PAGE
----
Book chapter

Aristotle Theologized: the Importance of Giles of Rome’s Sententia de bona fortuna to Late Medieval and Renaissance Peripatetism


  • 2020
Published in:
  • Marienza Benedetto, Francesco Marrone, Pasquale Porro (ed.), Doctor Fundatissimus. Giles of Rome: His Thought and Influence. - Turnhout, Brepols, 2020. - 2020, vol. Quaestio: The Yearbook of the History of Metaphysics, 20 (2020), p. 137-157
English When studying the scholastic Aristotelian tradition in the Late Middle Ages or in Early Modernity, the modern scholar realizes that in these periods, Aristotle is sometimes something else, or something more than what he means to modern readers. This paper highlights the decisive role played in the longer course of Aristotelian tradition by Giles of Rome’ Sententia de bona fortuna, a work that constitutes a telling example of the radical transformations imposed by Latin thinkers on the Aristotelian philosophical system. The impact of this commentary was decisive for the subsequent discussions on fortune, contingency and “divine government” – that is, the issue of how God, as the First Principle of all beings, leads them all to their ends or their ultimate “good”. In so doing, the article shows that Giles’ reading of the (Pseudo-)Aristotelian treatise called Liber de bona fortuna marked the birth of a coherent ‘natural theology’ in the Latin West.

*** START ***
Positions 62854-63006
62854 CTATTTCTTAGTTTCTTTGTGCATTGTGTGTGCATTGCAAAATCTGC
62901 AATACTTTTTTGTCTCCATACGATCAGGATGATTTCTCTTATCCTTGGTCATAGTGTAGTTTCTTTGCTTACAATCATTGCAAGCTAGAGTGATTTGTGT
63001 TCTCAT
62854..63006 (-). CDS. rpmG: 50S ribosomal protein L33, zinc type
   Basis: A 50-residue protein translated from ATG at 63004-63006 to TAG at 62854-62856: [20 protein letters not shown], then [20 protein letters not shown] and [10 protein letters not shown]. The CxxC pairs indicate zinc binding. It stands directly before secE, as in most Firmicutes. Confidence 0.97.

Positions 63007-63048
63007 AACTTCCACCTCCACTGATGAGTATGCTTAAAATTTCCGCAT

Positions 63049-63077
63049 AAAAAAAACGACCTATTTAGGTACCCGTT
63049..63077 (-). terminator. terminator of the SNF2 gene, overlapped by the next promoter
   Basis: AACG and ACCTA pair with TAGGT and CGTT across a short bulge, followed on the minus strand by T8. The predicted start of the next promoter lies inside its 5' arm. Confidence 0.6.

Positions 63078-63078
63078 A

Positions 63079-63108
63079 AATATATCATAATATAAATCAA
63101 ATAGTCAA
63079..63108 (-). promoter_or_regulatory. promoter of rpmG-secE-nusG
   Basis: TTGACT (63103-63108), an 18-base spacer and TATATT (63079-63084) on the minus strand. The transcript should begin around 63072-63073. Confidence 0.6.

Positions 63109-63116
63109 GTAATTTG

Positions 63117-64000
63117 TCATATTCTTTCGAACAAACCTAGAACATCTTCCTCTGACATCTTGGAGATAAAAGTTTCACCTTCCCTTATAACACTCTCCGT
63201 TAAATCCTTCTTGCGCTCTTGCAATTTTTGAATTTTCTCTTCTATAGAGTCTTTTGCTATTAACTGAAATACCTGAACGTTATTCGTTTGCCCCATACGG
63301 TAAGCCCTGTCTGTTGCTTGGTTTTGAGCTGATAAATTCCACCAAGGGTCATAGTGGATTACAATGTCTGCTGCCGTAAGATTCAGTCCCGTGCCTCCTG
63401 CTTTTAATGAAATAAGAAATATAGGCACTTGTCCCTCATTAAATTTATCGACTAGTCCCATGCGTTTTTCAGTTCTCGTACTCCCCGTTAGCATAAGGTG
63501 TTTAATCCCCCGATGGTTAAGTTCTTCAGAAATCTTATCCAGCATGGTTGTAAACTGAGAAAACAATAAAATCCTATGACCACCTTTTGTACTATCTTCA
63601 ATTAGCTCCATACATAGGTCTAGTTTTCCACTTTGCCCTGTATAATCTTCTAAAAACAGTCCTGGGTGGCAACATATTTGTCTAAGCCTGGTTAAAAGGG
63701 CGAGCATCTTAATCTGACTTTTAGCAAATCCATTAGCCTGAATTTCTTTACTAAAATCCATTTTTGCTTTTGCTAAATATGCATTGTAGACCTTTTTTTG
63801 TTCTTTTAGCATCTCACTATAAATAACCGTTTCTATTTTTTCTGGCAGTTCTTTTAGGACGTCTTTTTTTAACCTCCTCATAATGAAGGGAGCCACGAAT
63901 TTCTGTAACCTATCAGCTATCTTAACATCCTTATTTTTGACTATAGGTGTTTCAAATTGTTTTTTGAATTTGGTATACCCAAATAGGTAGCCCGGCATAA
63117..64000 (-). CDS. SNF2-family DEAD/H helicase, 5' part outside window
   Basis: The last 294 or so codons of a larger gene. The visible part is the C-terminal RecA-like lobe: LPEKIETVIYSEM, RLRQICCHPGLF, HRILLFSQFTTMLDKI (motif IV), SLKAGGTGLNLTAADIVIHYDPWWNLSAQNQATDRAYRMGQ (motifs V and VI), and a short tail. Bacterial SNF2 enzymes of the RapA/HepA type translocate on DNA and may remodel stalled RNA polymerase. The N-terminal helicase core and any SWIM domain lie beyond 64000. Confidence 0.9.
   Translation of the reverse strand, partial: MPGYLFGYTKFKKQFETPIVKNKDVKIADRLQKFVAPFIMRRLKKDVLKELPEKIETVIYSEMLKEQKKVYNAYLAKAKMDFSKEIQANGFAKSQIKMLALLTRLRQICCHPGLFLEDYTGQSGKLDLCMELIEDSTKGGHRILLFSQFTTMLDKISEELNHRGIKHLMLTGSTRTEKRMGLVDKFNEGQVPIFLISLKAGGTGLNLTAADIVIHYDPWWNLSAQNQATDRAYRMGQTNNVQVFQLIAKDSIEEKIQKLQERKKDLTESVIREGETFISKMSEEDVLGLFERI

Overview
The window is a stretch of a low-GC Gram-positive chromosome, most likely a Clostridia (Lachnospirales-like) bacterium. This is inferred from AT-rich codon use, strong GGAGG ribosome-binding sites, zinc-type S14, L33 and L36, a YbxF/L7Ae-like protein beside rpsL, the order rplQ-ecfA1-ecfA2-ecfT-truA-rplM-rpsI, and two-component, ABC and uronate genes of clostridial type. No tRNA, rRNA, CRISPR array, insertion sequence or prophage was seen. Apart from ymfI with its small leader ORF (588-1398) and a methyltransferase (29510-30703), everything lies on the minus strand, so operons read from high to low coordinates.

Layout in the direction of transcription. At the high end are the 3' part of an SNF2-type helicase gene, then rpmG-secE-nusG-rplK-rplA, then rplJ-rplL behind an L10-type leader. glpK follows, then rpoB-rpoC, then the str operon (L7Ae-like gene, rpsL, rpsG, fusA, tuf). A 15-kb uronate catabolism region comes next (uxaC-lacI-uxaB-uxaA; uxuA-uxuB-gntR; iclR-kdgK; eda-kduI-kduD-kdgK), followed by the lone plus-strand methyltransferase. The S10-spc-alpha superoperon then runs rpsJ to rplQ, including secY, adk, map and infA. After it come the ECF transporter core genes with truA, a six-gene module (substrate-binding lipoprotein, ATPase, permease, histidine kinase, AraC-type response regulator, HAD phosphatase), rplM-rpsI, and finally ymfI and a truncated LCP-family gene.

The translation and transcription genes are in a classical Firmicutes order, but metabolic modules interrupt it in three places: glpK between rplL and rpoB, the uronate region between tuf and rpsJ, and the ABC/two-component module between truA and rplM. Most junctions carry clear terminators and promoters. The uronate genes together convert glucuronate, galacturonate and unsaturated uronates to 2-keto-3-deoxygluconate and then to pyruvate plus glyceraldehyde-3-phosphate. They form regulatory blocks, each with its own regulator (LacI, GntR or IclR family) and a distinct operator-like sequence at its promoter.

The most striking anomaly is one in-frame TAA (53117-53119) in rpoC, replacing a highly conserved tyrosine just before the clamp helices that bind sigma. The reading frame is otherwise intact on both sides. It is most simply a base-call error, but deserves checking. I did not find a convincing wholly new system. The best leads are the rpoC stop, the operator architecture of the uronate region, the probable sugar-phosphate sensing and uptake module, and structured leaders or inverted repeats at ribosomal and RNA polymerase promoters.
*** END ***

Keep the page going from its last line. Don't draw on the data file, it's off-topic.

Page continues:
Faculté des lettres et des sciences humaines
Département de Philosophie
  • English
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